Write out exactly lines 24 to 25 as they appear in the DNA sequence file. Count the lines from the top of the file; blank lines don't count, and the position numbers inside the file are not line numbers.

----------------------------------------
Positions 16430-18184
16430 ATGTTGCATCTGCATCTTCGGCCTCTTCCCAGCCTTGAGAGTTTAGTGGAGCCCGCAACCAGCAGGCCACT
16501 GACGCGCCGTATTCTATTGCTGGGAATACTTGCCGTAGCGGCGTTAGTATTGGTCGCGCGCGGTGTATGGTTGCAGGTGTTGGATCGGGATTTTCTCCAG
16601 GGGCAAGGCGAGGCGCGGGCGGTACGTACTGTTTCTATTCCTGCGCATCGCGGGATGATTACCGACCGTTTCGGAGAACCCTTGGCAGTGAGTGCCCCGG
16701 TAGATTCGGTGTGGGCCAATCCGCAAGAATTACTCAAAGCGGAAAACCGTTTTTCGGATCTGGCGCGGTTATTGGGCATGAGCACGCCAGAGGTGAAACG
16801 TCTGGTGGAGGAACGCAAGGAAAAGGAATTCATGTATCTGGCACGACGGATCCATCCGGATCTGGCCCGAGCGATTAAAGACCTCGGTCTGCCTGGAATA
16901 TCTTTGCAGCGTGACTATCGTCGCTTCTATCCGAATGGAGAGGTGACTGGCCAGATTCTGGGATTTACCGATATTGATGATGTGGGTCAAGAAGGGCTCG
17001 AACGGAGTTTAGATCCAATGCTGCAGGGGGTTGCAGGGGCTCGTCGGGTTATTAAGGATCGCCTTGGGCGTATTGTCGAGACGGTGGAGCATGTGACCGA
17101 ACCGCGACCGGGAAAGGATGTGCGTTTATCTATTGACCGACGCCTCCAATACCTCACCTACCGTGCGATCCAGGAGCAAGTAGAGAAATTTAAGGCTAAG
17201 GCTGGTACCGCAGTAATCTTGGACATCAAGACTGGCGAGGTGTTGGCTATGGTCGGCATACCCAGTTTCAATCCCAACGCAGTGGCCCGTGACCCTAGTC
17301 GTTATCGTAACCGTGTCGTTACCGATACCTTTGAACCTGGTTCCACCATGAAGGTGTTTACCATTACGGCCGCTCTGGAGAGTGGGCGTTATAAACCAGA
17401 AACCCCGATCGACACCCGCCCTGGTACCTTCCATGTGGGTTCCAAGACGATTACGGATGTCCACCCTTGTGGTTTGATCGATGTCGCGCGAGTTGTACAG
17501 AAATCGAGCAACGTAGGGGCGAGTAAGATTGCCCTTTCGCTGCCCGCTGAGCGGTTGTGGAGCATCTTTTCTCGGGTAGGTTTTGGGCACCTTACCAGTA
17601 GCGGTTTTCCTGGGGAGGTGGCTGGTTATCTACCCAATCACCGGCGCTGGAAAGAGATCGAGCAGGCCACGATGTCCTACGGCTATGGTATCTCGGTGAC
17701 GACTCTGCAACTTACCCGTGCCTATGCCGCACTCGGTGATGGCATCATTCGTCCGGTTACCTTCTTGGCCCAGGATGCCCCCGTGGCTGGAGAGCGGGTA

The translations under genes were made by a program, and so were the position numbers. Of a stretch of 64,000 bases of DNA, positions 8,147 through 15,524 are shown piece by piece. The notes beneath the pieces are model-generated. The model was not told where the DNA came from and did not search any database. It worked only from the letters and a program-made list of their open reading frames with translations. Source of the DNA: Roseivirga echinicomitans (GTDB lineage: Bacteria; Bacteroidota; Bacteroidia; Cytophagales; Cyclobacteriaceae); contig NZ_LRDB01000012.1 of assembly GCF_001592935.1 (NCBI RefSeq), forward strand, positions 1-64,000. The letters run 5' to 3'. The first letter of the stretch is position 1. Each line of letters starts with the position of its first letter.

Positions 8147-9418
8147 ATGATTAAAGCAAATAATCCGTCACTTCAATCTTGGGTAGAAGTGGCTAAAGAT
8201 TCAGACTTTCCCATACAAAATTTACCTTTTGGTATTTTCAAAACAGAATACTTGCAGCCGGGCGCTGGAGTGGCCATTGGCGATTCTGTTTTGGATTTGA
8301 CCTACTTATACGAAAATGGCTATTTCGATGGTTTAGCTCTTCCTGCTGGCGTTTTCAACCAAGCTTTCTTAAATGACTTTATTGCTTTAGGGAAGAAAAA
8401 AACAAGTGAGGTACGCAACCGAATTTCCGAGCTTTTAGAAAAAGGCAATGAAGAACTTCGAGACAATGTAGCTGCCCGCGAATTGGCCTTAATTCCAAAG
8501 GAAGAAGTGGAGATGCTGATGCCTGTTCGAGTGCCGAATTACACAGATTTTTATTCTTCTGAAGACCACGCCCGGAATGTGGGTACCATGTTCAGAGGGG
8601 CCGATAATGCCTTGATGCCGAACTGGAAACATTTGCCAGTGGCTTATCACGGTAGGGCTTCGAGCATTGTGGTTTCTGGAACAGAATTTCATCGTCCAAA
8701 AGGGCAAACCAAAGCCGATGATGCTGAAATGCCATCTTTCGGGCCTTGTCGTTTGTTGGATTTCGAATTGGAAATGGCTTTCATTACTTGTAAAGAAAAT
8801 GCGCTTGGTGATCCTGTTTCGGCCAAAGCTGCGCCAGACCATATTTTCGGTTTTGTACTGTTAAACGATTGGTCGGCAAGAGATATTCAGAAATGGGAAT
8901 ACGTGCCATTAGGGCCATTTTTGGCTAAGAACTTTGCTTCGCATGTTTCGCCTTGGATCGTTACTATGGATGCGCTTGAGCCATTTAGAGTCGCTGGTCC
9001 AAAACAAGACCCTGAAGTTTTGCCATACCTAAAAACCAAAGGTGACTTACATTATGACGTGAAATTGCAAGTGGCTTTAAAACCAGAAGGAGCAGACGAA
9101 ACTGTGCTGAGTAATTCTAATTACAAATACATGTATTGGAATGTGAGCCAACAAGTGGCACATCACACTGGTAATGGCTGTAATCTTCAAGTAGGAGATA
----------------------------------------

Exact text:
8701 AGGGCAAACCAAAGCCGATGATGCTGAAATGCCATCTTTCGGGCCTTGTCGTTTGTTGGATTTCGAATTGGAAATGGCTTTCATTACTTGTAAAGAAAAT
8801 GCGCTTGGTGATCCTGTTTCGGCCAAAGCTGCGCCAGACCATATTTTCGGTTTTGTACTGTTAAACGATTGGTCGGCAAGAGATATTCAGAAATGGGAAT